Quarter Life Crisis

The world according to Sven-S. Porst

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After developing my recent photos yesterday night, I stopped by at the library once more to scan those negatives in. It wasn’t a good experience.

To begin with, that scanning is dead slow. Yeah, I know, high-resolution, quality and all – but it’s still slow. And then I struggle with the Nikon scanning software that comes with the scanner. To begin with, I just don’t understand it properly. With all the options it has, I am never really sure which one of them has which effect, which ones are significant and which ones aren’t.

One lesson I learned the painful way today was that it’s definitely worth the extra wait to make the scanner evaluate every single negative to get the best brightness and contrast settings. The photos for which I skipped this just don’t look good. Unfortunately I couldn’t really tell that in advance from the UI as I thought the scanner will do some evaluation of the whole strip of negatives and apply that to each of them. But that was overly optimistic.

The next lesson I learned the ultra painful way was that even if the software offers to save your scans in a RAW format (Nikon’s NEF in this case), it’s probably a good idea to not use that feature unless you really know why you want it. Let’s just say that things worked all right for the first ten photos I scanned, but the files generated for all the other ones just couldn’t be opened by any sofware I could access – not by OS X’s RAW reading libraries, not by GraphicConverter, not by LightRoom, not by Nikon’s own Nikon View application. The only application that could read those files turned out to be Nikon Scan, the application that saved the files.

Thanks a lot, I thought, and wasted some more time converting everything to TIFF files after all, just so I could look at my photos, you know. Needless to say that this had to be done manually for each photo as Nikon’s software doesn’t batch convert or offer scripting features. And to make my life even worse, I couldn’t even use it to properly crop the scans while I was at it. Yikes!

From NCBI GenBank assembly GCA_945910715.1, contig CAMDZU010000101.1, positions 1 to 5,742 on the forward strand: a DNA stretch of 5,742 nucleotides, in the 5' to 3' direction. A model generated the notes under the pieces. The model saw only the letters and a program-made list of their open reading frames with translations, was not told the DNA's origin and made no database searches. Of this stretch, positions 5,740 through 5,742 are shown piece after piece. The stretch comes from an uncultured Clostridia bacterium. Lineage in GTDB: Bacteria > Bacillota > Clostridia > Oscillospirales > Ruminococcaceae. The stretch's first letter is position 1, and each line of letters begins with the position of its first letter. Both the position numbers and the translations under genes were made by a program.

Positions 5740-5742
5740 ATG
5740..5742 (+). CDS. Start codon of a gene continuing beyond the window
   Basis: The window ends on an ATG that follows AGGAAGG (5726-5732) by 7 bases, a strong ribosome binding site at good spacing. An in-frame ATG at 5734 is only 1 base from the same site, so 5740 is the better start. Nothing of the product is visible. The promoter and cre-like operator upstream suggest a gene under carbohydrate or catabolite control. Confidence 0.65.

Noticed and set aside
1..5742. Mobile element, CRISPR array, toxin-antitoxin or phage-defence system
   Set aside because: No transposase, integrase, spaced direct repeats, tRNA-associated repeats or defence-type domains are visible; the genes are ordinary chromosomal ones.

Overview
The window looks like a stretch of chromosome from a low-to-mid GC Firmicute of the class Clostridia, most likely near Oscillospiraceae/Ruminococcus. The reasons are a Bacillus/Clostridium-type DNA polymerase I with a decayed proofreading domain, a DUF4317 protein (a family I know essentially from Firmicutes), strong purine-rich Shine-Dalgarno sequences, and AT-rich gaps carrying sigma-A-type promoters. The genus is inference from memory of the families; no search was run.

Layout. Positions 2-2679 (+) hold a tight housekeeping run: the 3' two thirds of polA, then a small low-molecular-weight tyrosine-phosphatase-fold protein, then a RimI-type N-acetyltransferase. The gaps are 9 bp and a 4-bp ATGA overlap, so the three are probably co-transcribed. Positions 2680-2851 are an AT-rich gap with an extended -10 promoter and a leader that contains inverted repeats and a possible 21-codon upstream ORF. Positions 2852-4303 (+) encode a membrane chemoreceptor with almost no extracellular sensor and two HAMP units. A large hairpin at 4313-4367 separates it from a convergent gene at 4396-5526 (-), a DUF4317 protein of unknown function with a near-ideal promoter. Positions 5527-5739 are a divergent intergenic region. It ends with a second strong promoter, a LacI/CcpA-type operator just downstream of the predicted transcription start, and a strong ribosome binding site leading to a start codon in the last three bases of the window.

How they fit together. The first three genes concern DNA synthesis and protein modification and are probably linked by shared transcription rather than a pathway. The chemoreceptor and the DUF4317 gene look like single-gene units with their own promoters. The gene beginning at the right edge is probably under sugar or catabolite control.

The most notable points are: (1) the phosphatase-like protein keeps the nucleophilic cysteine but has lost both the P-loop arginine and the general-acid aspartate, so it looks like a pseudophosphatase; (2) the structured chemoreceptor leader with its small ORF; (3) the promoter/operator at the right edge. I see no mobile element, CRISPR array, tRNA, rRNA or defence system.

And my list of gripes with that scanning software goes on and on. After inserting the film into the scanner it lets you adjust certain settings regarding the scans you want to make. There you can choose between colour and black and white scans, set the bit depth and the resolution to use for the scan. But to make things really fun those settings aren’t applied to each of the negatives you scan after that but only to the first one… so to get things exactly the way you want, you end up having choose at least two menu items which are conveniently hidden in a submenu (and submenus seem to be slower to use on Windows than they are on the Mac) and do some extra clicking and typing in yet another location. I somehow suspect that those settings can be saved in theory but unfortunately the Windows computer that the scanner is attached to claimed I wasn’t allowed to do that for some reason – save scanner settings on my own account…

No, I’m not happy with that at all. Scanning shouldn’t neither be rocket science nor a royal pain. So now I can’t judge the contrast properly for many of the photos I scanned. Oh, and I even read the ‘manual’ for the scanning software. But as manuals of bad software go it mainly gives extensive listings of the very same menu items that are visible on screen anyway but doesn’t really tell what they are there for and in which way they are significant.

Ah well… one of my films must have suffered quite a bit while developing – probably the one that was sticky. So there are some scratches on some of the negatives. But amusingly, scratches and graininess are nowhere as enraging as bad software. Might even make the photos look more analogously ‘authentic’.

A final lesson to learn is that I’ll have to do some more practice with my 24mm lens. When using a flash with it, people end up being overexposed. I guess that’s quite logical as you have to stand closer to them when taking the photos than with a normal 55mm lens. But I’m not quite sure how to deal with that with the mostly automatic flash I have. (Possibly new cameras can adjust the strength of the flash for the lens you are using but my early 1980s camera just isn’t automatic enough for that yet.)

The bright side of that effect is that overexposed faces don’t look unshaved…

photo of table football

July 19, 2006, 1:35

Tagged as bw.

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